[Sidenote: German opinion is misled.]
The version given out by the Imperial Chancellery, besides being intended to enlighten foreign Governments, had a further end in view. Repeated ad nauseam by the Press, it aimed at misleading German public opinion. From the very opening of the crisis, Herr von Bethmann-Hollweg and his colleagues strove, with all the ingenuity at their command, to hoodwink their countrymen, to shuffle the cards, to throw beforehand on Russia, in case the situation should grow worse, the odium of provocation and the blame for the disaster, to represent that Power as meddling with a police inquiry that did not concern her in the least. This cunning man[oe]uvre resulted in making all Germany, without distinction of class or party, respond to her Emperor's call at the desired moment, since she was persuaded (as I have explained in a previous chapter) that she was the object of a premeditated attack by Tsarism.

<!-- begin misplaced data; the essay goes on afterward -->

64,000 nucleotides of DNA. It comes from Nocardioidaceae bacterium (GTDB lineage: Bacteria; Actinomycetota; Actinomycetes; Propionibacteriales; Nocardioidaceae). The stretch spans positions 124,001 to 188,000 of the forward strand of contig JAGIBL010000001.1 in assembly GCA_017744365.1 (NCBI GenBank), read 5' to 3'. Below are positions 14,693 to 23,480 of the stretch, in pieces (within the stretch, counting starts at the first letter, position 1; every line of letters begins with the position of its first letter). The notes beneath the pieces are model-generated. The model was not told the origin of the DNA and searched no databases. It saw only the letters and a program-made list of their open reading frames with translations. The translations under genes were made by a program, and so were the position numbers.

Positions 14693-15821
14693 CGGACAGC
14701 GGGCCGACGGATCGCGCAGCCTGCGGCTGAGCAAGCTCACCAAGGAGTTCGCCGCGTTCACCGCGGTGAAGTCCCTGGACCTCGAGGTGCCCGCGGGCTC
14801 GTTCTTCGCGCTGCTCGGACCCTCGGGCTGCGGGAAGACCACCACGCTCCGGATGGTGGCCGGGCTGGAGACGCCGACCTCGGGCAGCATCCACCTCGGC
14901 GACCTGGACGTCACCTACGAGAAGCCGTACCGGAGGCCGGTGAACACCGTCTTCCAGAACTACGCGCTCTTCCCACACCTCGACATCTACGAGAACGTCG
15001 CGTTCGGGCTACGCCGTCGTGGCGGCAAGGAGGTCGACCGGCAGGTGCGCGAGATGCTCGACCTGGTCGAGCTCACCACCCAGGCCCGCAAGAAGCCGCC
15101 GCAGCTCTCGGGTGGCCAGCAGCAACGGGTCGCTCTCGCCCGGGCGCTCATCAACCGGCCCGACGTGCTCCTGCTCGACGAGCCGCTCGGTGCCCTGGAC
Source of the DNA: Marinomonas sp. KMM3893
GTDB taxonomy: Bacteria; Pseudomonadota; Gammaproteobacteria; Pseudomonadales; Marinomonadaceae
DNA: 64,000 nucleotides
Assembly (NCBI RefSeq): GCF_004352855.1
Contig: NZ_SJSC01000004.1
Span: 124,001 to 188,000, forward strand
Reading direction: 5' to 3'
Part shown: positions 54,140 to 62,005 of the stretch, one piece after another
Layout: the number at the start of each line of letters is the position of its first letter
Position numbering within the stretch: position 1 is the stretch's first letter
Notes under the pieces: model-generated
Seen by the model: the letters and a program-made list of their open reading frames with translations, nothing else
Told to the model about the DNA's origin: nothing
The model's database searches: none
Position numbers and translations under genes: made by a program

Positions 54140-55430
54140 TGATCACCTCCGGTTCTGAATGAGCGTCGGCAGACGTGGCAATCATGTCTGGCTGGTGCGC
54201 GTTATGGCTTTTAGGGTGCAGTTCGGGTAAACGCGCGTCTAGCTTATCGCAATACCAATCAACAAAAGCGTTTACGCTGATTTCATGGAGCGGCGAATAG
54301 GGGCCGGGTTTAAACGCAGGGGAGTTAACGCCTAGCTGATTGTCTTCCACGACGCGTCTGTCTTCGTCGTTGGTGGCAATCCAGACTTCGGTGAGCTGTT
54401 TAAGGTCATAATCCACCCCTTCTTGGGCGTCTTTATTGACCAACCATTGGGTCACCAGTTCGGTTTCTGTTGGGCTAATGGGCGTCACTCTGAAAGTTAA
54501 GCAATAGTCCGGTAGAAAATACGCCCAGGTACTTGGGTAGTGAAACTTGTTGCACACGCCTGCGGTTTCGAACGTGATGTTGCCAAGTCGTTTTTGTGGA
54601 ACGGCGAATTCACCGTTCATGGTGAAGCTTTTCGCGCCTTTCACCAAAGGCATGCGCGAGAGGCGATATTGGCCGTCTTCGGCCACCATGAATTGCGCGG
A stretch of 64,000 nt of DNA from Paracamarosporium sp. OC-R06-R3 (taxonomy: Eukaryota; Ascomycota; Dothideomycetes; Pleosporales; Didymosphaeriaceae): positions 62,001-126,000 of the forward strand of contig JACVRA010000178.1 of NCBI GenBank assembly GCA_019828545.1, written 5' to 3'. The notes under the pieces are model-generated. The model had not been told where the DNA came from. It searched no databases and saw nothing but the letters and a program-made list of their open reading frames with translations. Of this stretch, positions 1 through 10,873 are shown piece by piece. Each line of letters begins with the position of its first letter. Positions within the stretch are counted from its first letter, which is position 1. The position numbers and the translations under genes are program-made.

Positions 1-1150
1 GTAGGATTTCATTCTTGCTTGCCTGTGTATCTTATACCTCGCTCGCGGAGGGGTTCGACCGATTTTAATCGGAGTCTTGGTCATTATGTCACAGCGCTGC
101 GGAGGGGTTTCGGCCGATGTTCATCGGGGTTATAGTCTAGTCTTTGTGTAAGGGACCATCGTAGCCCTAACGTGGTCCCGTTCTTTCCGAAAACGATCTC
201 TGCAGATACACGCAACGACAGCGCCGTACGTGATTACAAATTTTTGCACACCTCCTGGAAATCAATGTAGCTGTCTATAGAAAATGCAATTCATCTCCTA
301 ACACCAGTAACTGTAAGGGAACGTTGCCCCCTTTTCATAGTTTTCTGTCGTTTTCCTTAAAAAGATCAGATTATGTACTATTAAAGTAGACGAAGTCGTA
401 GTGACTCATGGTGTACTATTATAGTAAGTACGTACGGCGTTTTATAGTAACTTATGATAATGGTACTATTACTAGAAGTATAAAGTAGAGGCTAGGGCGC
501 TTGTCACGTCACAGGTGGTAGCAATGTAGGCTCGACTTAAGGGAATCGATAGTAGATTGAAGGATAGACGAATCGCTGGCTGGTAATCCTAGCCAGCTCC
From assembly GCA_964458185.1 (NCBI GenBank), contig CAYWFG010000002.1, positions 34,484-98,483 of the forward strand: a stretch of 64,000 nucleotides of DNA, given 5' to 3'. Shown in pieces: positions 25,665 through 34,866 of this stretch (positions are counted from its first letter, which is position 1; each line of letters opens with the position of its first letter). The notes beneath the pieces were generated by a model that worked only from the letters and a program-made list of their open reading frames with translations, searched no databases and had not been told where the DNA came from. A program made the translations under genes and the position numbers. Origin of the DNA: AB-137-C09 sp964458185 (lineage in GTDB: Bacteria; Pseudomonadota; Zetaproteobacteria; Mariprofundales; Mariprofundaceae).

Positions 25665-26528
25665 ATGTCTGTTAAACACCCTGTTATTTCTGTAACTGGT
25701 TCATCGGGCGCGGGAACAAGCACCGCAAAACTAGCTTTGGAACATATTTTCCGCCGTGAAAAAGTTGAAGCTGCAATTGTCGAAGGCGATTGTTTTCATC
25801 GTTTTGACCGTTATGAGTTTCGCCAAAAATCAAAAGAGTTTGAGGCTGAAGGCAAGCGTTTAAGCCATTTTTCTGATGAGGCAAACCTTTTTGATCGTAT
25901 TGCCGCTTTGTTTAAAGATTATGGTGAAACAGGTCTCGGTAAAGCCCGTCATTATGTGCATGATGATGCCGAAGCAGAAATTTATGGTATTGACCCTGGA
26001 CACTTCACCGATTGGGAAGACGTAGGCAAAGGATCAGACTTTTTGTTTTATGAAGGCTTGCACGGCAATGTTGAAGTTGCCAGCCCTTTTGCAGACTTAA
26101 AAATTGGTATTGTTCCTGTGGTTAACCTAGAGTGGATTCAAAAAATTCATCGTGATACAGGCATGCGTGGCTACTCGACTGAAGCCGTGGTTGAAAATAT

[Sidenote: German diplomacy.]
The game of German diplomacy during these first days of the crisis, July 24 to 28, has already been revealed. At first inclined to bludgeon, it soon came to take things easily, even affecting a certain optimism, and by its passive resistance bringing to naught all the efforts and all the proposals of the London, Paris, and St. Petersburg Cabinets. To gain time, to lengthen out negotiations, seems to have been the task imposed upon Austria-Hungary's accomplice in order to promote rapid action by the Dual Monarchy, and to face the Triple Entente with irrevocable deeds, namely the occupation of Belgrade and the surrender of the Serbians. But things did not go as Berlin and Vienna had hoped, and the determined front shown by Russia, who in answer to the partial mobilization of Austria mobilized her army in four southern districts, gave food for reflection to the tacticians of the Wilhelmstrasse. Their language and their frame of mind grew gentler to a singular degree on the fifth day, July 28. It may be recalled, in passing, that in 1913, during the Balkan hostilities, Austria and Russia had likewise proceeded to partial mobilizations; yet these steps had not made them come to blows or even brought them to the verge of hostilities.